"It is!" says County Commission Chairman Warren H. Newell. "The county hasn't agreed to any of that." Faced with an economic forecast of a $22.9 million shortfall for 2002, the commissioner said a stern "no" to the sheriff more than a month ago. His colleagues seconded it. "The thing that got me was that a couple of days after the attacks, the county asked the federal government for money for law enforcement," says Newell. "Then I turned around and got this letter from the sheriff asking for all these additional gadgets. On top of that, I think we already have an emergency center set up."
Bill O'Brien directs the year-old Palm Beach Division of Emergency Management, which runs the emergency center. A staff of 25 administrators keeps in contact with other law enforcement agencies, such as the PBSO, to monitor calls and coordinate communication between police and emergency workers throughout the county. "But we aren't first-responders," he says. "So we aren't the same thing" that Eggleston, the sheriff, and Col. William Tremer have proposed. Yet theoretically, Emergency Management is alerted to the same calls as PBSO. Within the past six months, O'Brien recalls receiving such notification three times, for a false report of anthrax and two threatening hurricanes.
The PBSO has provided 24-hour security at American Media Inc. since October, when an employee died of anthrax inhalation and another was infected. The department hasn't calculated the number of "white powder" calls it has answered since then, but Eggleston suspects it's in the thousands.
Since September 11, PBSO has expended 5532 man-hours valued at $383,639 for salaries and benefits for emergency-related efforts. Officers spent more than 3000 of those hours at the Palm Beach International Airport. Eggleston believes that the Emergency Response Task Force would cut down on the amount of overtime officers have to work and improve PBSO's ability to respond to biological-weapons calls.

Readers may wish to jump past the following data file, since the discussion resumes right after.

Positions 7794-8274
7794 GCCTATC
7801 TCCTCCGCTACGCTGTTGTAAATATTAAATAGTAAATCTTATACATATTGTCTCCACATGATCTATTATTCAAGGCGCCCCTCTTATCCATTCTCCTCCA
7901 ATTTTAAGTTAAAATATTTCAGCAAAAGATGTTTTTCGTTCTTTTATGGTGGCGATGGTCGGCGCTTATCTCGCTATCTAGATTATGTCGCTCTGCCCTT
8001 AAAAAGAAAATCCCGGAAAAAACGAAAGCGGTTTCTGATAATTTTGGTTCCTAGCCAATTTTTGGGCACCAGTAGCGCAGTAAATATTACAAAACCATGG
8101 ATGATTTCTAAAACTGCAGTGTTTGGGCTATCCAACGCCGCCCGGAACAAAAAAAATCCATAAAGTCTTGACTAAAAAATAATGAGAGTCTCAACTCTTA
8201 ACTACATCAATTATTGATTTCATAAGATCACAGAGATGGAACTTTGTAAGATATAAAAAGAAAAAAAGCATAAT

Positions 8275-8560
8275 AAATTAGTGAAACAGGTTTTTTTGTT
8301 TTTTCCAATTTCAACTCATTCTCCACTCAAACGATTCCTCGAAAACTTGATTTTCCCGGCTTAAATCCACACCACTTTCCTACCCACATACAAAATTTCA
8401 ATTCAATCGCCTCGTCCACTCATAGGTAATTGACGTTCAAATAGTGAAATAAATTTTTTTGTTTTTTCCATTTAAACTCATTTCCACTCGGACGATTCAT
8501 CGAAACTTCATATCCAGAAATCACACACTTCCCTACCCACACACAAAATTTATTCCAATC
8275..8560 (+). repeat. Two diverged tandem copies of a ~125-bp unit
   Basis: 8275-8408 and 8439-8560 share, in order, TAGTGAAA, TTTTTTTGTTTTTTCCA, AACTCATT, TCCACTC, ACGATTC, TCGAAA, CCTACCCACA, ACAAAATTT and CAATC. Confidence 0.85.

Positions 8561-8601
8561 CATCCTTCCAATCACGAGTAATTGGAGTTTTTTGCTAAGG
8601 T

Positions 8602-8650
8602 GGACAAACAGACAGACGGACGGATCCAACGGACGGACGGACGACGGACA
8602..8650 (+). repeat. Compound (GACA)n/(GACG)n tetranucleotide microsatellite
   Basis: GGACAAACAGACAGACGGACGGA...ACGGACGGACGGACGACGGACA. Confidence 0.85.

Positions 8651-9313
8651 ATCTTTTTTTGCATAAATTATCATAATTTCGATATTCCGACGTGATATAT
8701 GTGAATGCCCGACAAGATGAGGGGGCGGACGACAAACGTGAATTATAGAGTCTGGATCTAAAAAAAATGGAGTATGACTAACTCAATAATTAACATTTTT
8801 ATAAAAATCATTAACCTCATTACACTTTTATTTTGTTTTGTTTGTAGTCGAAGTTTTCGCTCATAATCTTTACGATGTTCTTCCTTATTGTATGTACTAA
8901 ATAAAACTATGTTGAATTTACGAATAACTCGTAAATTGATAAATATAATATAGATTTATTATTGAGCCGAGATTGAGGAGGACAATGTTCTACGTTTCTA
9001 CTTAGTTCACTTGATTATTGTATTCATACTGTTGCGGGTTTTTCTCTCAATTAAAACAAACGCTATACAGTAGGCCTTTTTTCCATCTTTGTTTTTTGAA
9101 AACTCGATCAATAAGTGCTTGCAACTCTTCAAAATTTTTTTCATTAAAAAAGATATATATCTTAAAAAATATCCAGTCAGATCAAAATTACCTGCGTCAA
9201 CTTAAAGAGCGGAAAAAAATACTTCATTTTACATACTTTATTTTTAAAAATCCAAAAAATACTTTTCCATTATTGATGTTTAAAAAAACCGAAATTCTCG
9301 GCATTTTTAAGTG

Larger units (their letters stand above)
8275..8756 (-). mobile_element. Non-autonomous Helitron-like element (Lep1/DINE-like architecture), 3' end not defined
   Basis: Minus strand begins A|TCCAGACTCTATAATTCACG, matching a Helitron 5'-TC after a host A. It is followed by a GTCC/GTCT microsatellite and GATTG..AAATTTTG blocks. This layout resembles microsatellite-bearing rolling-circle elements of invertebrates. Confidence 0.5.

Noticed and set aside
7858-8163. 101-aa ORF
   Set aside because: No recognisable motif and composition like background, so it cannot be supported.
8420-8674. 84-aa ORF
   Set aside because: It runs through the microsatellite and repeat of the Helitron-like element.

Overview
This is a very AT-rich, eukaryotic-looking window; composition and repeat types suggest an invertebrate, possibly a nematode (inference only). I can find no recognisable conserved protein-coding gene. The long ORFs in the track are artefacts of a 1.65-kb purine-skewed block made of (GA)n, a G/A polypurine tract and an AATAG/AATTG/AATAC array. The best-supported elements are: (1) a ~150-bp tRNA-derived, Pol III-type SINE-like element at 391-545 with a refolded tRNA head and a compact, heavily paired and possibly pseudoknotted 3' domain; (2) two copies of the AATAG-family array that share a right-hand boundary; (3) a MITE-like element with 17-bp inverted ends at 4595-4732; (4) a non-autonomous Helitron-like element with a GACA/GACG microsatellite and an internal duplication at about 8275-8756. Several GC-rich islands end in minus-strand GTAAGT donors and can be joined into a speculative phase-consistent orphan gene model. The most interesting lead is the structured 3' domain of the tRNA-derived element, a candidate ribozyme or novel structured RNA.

Realizing that the county well is dry, the Sheriff's Office is applying for federal grants and relying on Palm Beach philanthropists, who have already given close to $1 million. The most generous contributor to the PBSO's plan for a bunker in Boca is the American Jewish Federation of South Palm Beach County. In November, the organization donated $7500 to buy a bomb-sniffing dog and provided a 3000-square-foot building at Glades Road and 95th Avenue on the AJF's Boca Raton campus for bomb-squad and aviation-unit headquarters. The County Commission must approve the use of the building for law enforcement purposes. (Funding for the heliport isn't an immediate priority for the PBSO or the federation because the department must pass a series of certifying tests just to obtain the Jet Ranger helicopter.)
Brett Burstell, director of the AJF's South campus, says the federation answered the sheriff department's call because members were concerned that West Palm emergency specialists might not be able to respond fast enough to a South Palm attack, an event Burstell believes is most likely to happen at a synagogue or temple -- a suspicion that was, incidentally, heightened by warnings issued by the Palm Beach Sheriff's Office shortly after 9/11.
"We were told that some statements were being made," Burstell says. "[And] that there was some information that law enforcement had that we were high on threat level and concern."
The donations are only the latest in a series of security measures taken by the federation. Before the attacks, the campus was open to traffic from State Road 441. Today, access is restricted to one entrance manned 24 hours by a security guard.
Burstell says the federation has a longstanding relationship with the PBSO, adding that officers worked security at Jewish places of worship during high holidays in September. "They're very good at spotting every potential risk. They need the gas masks, the additional equipment, and training," he insists. "This is for the good of the whole community, not just Jews. Apart from non-American terrorists, we are dealing here with two very different groups of people, some of whom support Israel and others who support Palestine. If you want to prevent an incident, you have to prepare for it."